There’s no camera involved.
Buelteman begins his process by sculpting his flora with surgical tools. Once in the darkroom, he uses an easel surrounded by dense pieces of wood in order to avoid electrocution; an aluminum sheet floats in liquid silicone, sandwiched between thick plexiglass. A spark plug cable delivers 40,000 to 80,000 volts.
After a several more steps, Buelteman’s subject is wired to a grounding source, and high-voltage electricity is introduced to the exposure matrix. He then uses a variety of light sources to diffusely illuminate his subject, guide light through it and onto film.
“In essence, I regard these as paintings made with the energy of visible light and electricity, using the living plant as both source and filter,” Buelteman says.
High profile collector and Founding Partner at Embarcadero Capital Partners, John Hamilton, focuses on building creative environments and counts Buelteman among his favorite artists.
“Rob was telling me how he was spending a lot of time at the Santa Fe Institute. Which I knew a little bit about, enough to be dangerous,” says Hamilton. “I had a friend of mine pass away up there not too long ago, who won the Nobel Prize in physics for identifying the Quark, so I knew they were all high intellectuals up there. I asked Rob how he fit in, was it because he zaps things with electricity? Up to the time Rob was at the Institute, and he and Cormac McCarthy were the only two non-scientists invited to work and commune there. So, that was impressive.”
Embarcadero does things big, and when the collector saw Buelteman’s large scale images he commissioned several pieces on the spot and installed them at 100 California Street in San Francisco.
“People loved the work,” reports Hamilton. “I just commissioned six more pieces from Rob for some new buildings we’ve bought, structures in Silicon Valley. The two buildings are 180,000 square feet each and were designed by HOK. He’s always been a warm, thoughtful person, but it seems like he’s been even more in tune with the environment recently. His craft is fascinating.”
“My landscape photographs are all about those moments when the separation between the observer and the observed disappears and is replaced by a sense of timeless unity. It was the tremendous frustration of having made what I thought was the ultimate expression of self/being, only to be asked by an enthused viewer, ‘Where did you take that picture?’ Now I understand that when people are inspired they want to engage and acknowledge the artist, and are simply looking to open a conversation, but it made me crazy,” says Buelteman. I figured if I got rid of the tools of the medium designed to make more ‘accurate’ photographs, (lenses, cameras and computers) I might be able to see behind the veil that tends to occlude this sense of unity I seek.”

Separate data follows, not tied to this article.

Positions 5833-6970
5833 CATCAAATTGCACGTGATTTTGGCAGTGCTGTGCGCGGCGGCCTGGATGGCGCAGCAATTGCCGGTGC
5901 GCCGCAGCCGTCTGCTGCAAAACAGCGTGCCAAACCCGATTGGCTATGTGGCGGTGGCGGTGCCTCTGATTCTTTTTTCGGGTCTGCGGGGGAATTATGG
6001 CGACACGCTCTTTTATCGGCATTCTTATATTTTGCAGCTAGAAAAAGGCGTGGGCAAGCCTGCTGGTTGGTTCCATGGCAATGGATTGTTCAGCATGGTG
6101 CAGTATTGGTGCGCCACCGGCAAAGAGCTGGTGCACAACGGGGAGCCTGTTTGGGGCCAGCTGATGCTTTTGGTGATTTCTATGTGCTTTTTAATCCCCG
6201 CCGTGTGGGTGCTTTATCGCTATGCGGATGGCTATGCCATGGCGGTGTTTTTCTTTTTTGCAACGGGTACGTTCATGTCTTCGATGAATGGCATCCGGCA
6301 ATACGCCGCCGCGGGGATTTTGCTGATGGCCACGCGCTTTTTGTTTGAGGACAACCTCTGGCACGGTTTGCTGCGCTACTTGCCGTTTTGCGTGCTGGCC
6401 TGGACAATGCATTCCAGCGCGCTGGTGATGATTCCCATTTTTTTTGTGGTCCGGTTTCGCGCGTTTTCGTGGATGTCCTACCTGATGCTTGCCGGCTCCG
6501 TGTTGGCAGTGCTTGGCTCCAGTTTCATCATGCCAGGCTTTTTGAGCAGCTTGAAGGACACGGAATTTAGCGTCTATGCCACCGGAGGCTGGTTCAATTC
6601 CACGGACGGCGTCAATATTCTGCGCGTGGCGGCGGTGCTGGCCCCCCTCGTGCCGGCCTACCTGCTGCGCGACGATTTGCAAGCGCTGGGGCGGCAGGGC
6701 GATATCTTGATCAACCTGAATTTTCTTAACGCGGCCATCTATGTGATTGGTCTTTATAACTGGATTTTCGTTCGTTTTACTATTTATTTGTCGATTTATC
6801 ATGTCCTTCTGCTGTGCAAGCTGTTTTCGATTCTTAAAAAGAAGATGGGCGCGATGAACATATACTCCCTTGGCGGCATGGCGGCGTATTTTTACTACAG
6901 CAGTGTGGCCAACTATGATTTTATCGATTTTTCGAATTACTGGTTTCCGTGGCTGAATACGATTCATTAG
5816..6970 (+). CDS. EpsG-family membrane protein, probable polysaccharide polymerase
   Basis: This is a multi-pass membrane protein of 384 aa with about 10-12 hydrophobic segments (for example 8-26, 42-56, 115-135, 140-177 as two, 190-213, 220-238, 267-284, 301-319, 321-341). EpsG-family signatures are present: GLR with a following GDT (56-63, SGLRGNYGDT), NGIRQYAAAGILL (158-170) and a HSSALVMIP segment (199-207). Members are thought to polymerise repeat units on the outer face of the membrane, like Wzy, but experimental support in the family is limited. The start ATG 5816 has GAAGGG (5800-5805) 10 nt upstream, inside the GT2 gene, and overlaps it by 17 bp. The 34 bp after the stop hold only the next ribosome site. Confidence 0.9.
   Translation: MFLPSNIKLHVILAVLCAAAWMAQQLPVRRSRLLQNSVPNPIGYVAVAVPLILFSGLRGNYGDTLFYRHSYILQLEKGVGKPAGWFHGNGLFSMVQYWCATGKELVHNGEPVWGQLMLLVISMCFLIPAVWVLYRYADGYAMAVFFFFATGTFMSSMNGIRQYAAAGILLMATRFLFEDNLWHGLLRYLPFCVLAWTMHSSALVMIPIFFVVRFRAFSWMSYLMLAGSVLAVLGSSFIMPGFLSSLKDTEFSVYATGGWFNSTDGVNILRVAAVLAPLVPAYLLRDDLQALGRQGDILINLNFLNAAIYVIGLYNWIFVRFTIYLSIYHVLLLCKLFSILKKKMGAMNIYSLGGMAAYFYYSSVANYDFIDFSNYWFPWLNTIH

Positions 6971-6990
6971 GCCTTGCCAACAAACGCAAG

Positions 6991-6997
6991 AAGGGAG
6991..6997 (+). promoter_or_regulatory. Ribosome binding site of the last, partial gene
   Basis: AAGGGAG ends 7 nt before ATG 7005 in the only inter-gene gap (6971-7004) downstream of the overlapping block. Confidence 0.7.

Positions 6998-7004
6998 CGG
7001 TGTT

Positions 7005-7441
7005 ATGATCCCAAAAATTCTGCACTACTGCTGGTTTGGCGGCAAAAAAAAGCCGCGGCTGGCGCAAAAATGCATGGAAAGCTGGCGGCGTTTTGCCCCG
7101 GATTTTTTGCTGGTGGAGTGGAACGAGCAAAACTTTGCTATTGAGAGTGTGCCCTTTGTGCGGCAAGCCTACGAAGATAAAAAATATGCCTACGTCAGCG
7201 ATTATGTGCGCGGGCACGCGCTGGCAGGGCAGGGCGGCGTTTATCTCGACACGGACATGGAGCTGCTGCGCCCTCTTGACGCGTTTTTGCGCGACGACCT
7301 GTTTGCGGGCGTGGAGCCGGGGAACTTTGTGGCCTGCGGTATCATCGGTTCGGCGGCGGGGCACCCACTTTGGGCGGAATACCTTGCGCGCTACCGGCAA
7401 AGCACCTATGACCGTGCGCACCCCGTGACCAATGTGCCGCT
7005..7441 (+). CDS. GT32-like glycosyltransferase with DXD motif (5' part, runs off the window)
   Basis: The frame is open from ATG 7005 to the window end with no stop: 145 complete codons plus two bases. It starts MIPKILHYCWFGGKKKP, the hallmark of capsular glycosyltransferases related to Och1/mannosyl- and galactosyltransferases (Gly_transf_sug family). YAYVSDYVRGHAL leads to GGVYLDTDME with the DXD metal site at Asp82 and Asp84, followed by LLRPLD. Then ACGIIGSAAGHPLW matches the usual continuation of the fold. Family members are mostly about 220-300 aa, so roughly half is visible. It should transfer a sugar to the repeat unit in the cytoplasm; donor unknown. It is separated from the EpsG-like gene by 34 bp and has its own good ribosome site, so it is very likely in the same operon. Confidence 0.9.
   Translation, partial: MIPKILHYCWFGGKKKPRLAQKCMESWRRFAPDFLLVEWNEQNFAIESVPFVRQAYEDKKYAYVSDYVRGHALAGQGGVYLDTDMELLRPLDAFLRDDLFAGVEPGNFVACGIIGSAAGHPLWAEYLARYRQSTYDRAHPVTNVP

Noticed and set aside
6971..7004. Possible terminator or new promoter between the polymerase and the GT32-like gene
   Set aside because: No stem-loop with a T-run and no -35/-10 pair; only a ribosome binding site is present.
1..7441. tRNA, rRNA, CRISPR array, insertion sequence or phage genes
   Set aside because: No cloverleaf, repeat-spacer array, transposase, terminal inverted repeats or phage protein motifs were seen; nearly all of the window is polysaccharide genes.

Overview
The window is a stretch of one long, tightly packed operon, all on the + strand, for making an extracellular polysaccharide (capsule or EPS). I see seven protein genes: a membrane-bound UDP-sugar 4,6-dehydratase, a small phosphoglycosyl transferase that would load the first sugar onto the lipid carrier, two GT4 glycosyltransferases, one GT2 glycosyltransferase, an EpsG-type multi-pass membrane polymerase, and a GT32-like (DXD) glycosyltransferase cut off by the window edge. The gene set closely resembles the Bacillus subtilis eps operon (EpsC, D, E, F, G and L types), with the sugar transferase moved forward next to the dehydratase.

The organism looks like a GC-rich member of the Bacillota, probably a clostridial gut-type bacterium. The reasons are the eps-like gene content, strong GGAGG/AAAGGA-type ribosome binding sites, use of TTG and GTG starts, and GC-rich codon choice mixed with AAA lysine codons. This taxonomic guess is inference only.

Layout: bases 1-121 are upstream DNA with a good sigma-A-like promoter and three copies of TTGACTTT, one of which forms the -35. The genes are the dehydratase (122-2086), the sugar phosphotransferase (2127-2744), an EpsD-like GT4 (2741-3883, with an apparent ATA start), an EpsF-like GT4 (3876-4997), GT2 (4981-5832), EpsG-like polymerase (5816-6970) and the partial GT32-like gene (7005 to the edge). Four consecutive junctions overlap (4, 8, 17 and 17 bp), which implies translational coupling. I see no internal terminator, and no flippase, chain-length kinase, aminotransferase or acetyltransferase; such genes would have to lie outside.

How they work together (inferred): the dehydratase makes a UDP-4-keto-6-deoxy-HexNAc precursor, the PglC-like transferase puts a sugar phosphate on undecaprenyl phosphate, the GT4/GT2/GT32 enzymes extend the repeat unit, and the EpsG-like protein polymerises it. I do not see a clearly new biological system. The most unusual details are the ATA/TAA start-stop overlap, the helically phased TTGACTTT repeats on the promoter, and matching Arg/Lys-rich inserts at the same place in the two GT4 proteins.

It’s literally difficult to comprehend what you are looking at; and he doesn’t really care if people feel that way. In fact, it might be better they feel that way. ~Shari Brownfield
Buelteman and Brownfield are on the same page when it comes to the former’s evolution as a photographer and these ethereal images.
“There’s so much more than what meets the eye with his work,” Brownfield muses. “Usually visibly process-based art is something I naturally gravitate to. It’s an extension of the artist. But I realized my interest in Robert’s work is about the fact that his process is quite invisible. It’s not in our face. That’s what brought me to appreciate his work. It’s literally difficult to comprehend what you are looking at; and he doesn’t really care if people feel that way. In fact, it might be better they feel that way.”
As to viewer curiosity about these new images, Buelteman likes to think that the best questions about his work inspire inner dialogue.
“Is this how nature expresses itself? Where is my attention that I don’t see the beauty at my feet? I like the idea that art gives us new eyes with which to see, and I think this work does that,” says the artist. “And I am often asked why I moved from landscape photography to this method, and that dialogue is more personal to me and my process. As for impermanence, I have long thought that it is the only thing that binds us all together, not love, not intellect, not passion, but the fact that everything that is eventually won’t be. What grace! Can you imagine having to carry all that stuff around for the rest of time? We get to leave it all behind, and a new blank slate at birth. Sounds like a pretty good system to me.”
every thing shines at Shari Brownfield Fine Art includes three sizes of each of Buelteman’s images. Each photograph has a total edition series of 25: 10 each of a small and medium-sized images and five large-sized images. In addition to the large works exhibited on her gallery walls, Brownfield plans on having a selection of 25 – 30 works on hand.